Somehow their careers survived: Dean Jagger (Royston) began his career in 1929's silent film The Woman From Hell, with Mary Astor; his work in 12 O'Clock High (1949) earned him an Oscar for Best Supporting Actor. Much TV and film followed from the 1950s through the '80s. Edward Chapman (John Elliot) also enjoyed a 40-year career that began with 1930's Murder! and ended with The Man Who Haunted Himself (1970). William Lucas (Peter Elliot) worked primarily as a TV actor, with his most notable role probably as the star of The Adventures of Black Beauty (1972-74); he also appeared in a few episodes of the 1984 edition of Doctor Who. John Harvey (Major Cartwright) would appear in several episodes of the 1966-67 Doctor Who, among much else.

BOTTOM LINE: A class act all the way, from its tense opening scene to its quirky resolution. Recommended.

NEXT WEEK: The Manster (1959)


In the wake of Malcolm Young's passing, Jesse Fink, author of The Youngs: The Brothers Who Built AC/DC, offers up his top 10 AC/DC songs, each seasoned with a dash of backstory.

In the wake of Malcolm Young's passing, Jesse Fink, author of The Youngs: The Brothers Who Built AC/DC, offers up his top 10 AC/DC songs, each seasoned with a dash of backstory.

Keep reading... Show less

Pauline Black may be called the Queen of Ska by some, but she insists she's not the only one, as Two-Tone legends the Selecter celebrate another stellar album in a career full of them.

Being commonly hailed as the "Queen" of a genre of music is no mean feat, but for Pauline Black, singer/songwriter of Two-Tone legends the Selecter and universally recognised "Queen of Ska", it is something she seems to take in her stride. "People can call you whatever they like," she tells PopMatters, "so I suppose it's better that they call you something really good!"

Keep reading... Show less

Morrison's prose is so engaging and welcoming that it's easy to miss the irreconcilable ambiguities that are set forth in her prose as ineluctable convictions.

It's a common enough gambit in science fiction. Humans come across a race of aliens that appear to be entirely alike and yet one group of said aliens subordinates the other, visiting violence upon their persons, denigrating them openly and without social or legal consequence, humiliating them at every turn. The humans inquire why certain of the aliens are subjected to such degradation when there are no discernible differences among the entire race of aliens, at least from the human point of view. The aliens then explain that the subordinated group all share some minor trait (say the left nostril is oh-so-slightly larger than the right while the "superior" group all have slightly enlarged right nostrils)—something thatm from the human vantage pointm is utterly ridiculous. This minor difference not only explains but, for the alien understanding, justifies the inequitable treatment, even the enslavement of the subordinate group. And there you have the quandary of Otherness in a nutshell.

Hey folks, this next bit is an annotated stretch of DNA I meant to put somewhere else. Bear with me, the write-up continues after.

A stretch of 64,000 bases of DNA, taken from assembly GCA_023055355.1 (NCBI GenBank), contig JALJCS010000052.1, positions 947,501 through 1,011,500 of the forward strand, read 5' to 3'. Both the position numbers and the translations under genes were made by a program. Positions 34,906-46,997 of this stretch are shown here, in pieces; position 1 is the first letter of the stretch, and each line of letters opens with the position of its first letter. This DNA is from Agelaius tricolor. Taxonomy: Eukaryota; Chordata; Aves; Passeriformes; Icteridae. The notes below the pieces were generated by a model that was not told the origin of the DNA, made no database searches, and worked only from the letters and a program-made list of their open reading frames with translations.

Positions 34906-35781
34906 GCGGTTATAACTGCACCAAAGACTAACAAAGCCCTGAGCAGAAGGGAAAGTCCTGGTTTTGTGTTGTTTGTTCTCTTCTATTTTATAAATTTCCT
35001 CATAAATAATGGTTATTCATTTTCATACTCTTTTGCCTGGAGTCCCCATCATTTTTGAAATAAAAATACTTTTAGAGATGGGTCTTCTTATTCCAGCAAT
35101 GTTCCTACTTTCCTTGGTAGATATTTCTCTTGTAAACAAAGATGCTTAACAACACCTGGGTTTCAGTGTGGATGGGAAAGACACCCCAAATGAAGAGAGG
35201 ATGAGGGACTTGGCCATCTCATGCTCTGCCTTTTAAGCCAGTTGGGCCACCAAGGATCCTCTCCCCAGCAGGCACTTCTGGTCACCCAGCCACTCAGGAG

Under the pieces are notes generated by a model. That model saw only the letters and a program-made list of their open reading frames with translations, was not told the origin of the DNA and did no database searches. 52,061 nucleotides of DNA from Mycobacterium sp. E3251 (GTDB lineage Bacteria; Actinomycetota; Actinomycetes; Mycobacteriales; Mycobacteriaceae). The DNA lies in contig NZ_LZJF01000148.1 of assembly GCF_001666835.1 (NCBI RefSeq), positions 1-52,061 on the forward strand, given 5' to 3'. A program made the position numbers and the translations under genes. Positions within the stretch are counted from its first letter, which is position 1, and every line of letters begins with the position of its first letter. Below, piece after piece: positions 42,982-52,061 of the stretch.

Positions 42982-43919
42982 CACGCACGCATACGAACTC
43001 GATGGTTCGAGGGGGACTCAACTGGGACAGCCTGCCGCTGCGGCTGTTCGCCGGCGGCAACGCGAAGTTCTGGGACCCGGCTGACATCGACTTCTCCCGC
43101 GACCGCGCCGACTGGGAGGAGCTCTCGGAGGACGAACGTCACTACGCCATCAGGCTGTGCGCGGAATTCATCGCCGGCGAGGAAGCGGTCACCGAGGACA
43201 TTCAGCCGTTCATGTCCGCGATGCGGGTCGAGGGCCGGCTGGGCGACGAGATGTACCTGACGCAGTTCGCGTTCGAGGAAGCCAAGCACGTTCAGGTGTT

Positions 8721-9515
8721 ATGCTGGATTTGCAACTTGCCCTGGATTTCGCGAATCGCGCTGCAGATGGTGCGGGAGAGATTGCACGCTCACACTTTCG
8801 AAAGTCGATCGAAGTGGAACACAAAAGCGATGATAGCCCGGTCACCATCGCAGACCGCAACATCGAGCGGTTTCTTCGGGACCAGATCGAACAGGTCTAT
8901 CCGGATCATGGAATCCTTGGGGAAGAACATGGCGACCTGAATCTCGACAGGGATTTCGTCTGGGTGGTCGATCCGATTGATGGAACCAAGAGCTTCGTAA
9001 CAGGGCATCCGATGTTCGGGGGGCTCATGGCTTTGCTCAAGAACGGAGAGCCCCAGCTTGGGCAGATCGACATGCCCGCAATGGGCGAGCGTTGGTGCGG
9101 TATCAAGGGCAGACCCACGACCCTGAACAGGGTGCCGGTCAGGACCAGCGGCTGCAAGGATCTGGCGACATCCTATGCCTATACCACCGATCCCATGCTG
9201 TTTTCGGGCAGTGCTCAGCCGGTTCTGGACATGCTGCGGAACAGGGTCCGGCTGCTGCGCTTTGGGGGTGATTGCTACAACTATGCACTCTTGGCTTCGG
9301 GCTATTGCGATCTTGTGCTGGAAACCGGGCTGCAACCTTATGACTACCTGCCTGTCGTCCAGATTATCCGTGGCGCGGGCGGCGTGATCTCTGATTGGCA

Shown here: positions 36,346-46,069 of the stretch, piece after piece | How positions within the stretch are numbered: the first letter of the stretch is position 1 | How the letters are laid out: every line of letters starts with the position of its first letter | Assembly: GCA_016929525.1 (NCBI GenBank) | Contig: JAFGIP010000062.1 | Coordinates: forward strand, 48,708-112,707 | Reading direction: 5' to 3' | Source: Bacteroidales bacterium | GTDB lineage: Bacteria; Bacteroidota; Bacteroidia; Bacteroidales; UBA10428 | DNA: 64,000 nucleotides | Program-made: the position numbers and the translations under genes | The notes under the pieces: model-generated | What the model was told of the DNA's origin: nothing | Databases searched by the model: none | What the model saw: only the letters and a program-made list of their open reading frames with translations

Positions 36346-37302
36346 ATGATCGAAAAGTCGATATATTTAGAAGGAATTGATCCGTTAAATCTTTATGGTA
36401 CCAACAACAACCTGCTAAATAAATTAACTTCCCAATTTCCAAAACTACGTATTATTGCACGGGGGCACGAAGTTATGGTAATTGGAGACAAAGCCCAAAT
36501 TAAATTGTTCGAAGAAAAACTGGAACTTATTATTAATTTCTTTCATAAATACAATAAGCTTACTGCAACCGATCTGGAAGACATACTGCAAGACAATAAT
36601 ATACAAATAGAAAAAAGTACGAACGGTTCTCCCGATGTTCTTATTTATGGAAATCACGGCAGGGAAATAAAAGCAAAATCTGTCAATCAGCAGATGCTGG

Keep reading... Show less

A 1996 classic, Shawn Colvin's album of mature pop is also one of best break-up albums, comparable lyrically and musically to Joni Mitchell's Hejira and Bob Dylan's Blood on the Tracks.

When pop-folksinger Shawn Colvin released A Few Small Repairs in 1996, the music world was ripe for an album of sharp, catchy songs by a female singer-songwriter. Lilith Fair, the tour for women in the music, would gross $16 million in 1997. Colvin would be a main stage artist in all three years of the tour, playing alongside Liz Phair, Suzanne Vega, Sheryl Crow, Sarah McLachlan, Meshell Ndegeocello, Joan Osborne, Lisa Loeb, Erykah Badu, and many others. Strong female artists were not only making great music (when were they not?) but also having bold success. Alanis Morissette's Jagged Little Pill preceded Colvin's fourth recording by just 16 months.

Keep reading... Show less

Frank Miller locates our tragedy and warps it into his own brutal beauty.

In terms of continuity, the so-called promotion of this entry as Miller's “third" in the series is deceptively cryptic. Miller's mid-'80s limited series The Dark Knight Returns (or DKR) is a “Top 5 All-Time" graphic novel, if not easily “Top 3". His intertextual and metatextual themes resonated then as they do now, a reason this source material was “go to" for Christopher Nolan when he resurrected the franchise for Warner Bros. in the mid-00s. The sheer iconicity of DKR posits a seminal work in the artist's canon, which shares company with the likes of Sin City, 300, and an influential run on Daredevil, to name a few.

Keep reading... Show less
Pop Ten
Mixed Media
PM Picks

© 1999-2017 All rights reserved.
Popmatters is wholly independently owned and operated.